A groundbreaking scientific study conducted along the Southeast coast of India has unearthed a pressing environmental concern -the increasing risk of invasive species colonization on marine debris. The research, published recently in Marine Pollution Bulletin, delves into the critical interplay between plastic pollution and the introduction of non-indigenous organisms into Indian waters.
In recent years, the surge in anthropogenic litter in the ocean has provided an extensive array of substrates for marine organisms to colonize. This accumulation of marine debris, especially near highly populated cities or tourist destinations, has inadvertently become a vector for the transport of fouling organisms, leading to far-reaching ecological and economic consequences.
To carry out the study, the research team, led by the Institut de Ciències del Mar (ICM-CSIC) and the Sathyabama Institute of Science and Technology in collaboration with the University of Barcelona (UB), the Abdelmalek Essaadi University (UAE) and the University of Oslo (UiO), embarked on a comprehensive examination of fouling organisms on various types of stranded litter, including plastic, glass, rubber, foam sponge, cloth, metal, and wood. Their meticulous efforts unfolded a startling reality: a total of 3,130 specimens/colonies belonging to seven phyla and representing 17 species.
Traveling on marine debris
The results unveil the presence of the invasive mussel Mytella strigata attached in high density groups to fishing nets. “This discovery emphasizes the significant role of marine litter in facilitating the spread of invasive species, potentially disrupting the ecological balance of Indian waters.” explains Dr. Gunasekaran Kannan, the first author of the study.
“Litter items with high buoyancy, such as bottles, buoys and plastic bags supported abundant macroinvertebrate assemblages, suggesting the potential for long distance transport.” continues Dr. Kannan.
Among the most commonly found organisms associated with marine litter were the cosmopolitan bryozoans Jellyella tuberculata and J. eburnea, the barnacles Lepas anserifera, Amphibalanus amphitrite, and Amphibalanus sp., and the oysters Saccostrea cucullata and Magallana bilineata.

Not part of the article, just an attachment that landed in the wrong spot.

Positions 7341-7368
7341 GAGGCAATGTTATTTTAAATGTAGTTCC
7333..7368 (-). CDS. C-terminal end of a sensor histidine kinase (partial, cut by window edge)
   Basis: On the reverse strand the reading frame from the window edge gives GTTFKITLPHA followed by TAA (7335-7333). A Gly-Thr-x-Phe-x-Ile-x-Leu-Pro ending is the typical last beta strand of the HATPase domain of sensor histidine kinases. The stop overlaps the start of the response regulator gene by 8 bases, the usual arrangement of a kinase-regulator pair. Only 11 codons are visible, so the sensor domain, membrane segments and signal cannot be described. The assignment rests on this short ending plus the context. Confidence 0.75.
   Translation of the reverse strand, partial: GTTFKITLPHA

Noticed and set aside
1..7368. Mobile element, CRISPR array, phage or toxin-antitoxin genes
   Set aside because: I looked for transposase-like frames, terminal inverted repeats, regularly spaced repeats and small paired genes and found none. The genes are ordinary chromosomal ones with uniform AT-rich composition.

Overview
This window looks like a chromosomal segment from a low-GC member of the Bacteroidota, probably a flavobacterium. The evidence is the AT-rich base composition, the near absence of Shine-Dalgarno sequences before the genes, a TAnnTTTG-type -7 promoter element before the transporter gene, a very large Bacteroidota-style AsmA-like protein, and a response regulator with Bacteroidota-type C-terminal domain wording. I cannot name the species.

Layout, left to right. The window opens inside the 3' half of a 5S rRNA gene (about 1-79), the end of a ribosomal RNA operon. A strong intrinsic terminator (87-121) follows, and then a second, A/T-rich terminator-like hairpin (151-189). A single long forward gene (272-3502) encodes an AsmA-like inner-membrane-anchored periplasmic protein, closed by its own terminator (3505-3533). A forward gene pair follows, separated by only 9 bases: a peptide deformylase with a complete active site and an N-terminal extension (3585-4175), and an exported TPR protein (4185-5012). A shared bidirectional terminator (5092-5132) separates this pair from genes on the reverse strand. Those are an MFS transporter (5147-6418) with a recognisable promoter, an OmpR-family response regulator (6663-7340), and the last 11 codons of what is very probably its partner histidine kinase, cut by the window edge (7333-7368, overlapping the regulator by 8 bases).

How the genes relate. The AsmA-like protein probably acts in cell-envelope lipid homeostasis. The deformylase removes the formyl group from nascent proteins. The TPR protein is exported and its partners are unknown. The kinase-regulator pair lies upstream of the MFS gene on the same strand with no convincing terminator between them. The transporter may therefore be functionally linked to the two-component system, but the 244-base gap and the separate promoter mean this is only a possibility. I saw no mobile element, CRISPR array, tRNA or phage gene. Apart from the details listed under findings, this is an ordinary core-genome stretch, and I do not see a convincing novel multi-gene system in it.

Combating plastic pollution
This research is the first documentation of marine litter as a vector for species dispersal in India. “The results highlight the increasing risk of invasive species colonization on plastics along the southeast coast of India. This is particularly worrying at a time when plastics are becoming a more and more common substrate for marine organisms, especially in India, which is one of the top countries contributing most to ocean plastic pollution. Our study thus serves as a call to immediate action to address plastic pollution and its related threats in India.” explains Dr. Blanca Figuerola, a member of the Medrecover Group and the last author of the study.
“The dominance of plastic in the fouled marine litter is evident, representing 75.5% of the fouled litter items found.” notes Dr. Anna Sanchez-Vidal, associate professor in the UB Department of Earth and Ocean Dynamics, member of the UB’s Marine Geosciences Consolidated Research Group and co-author of the study
“Effective waste prevention and management, education, and awareness campaigns are imperative to mitigate the introduction of invasive species via marine litter. Local and global stakeholders must come together to address this critical issue and protect the fragile marine ecosystems along India’s southeast coast.”, adds Dr. Sanchez-Vidal.
The team already warned that plastic debris in the sea were contributing to the introduction and transport of non-native marine species in the Catalan coast in a recent study. Given this scenario, the experts decided to expand their research in other regions in collaboration with other universities and research centers, which has allowed them to publish this latest work. “This kind of studies are also effective for early detecting invasive species. However, prioritizing international cooperation to coordinate efforts aimed at reducing the proliferation of floating plastics is essential, ultimately curbing the risk of invasive species transportation between oceans.” concludes Dr. Figuerola.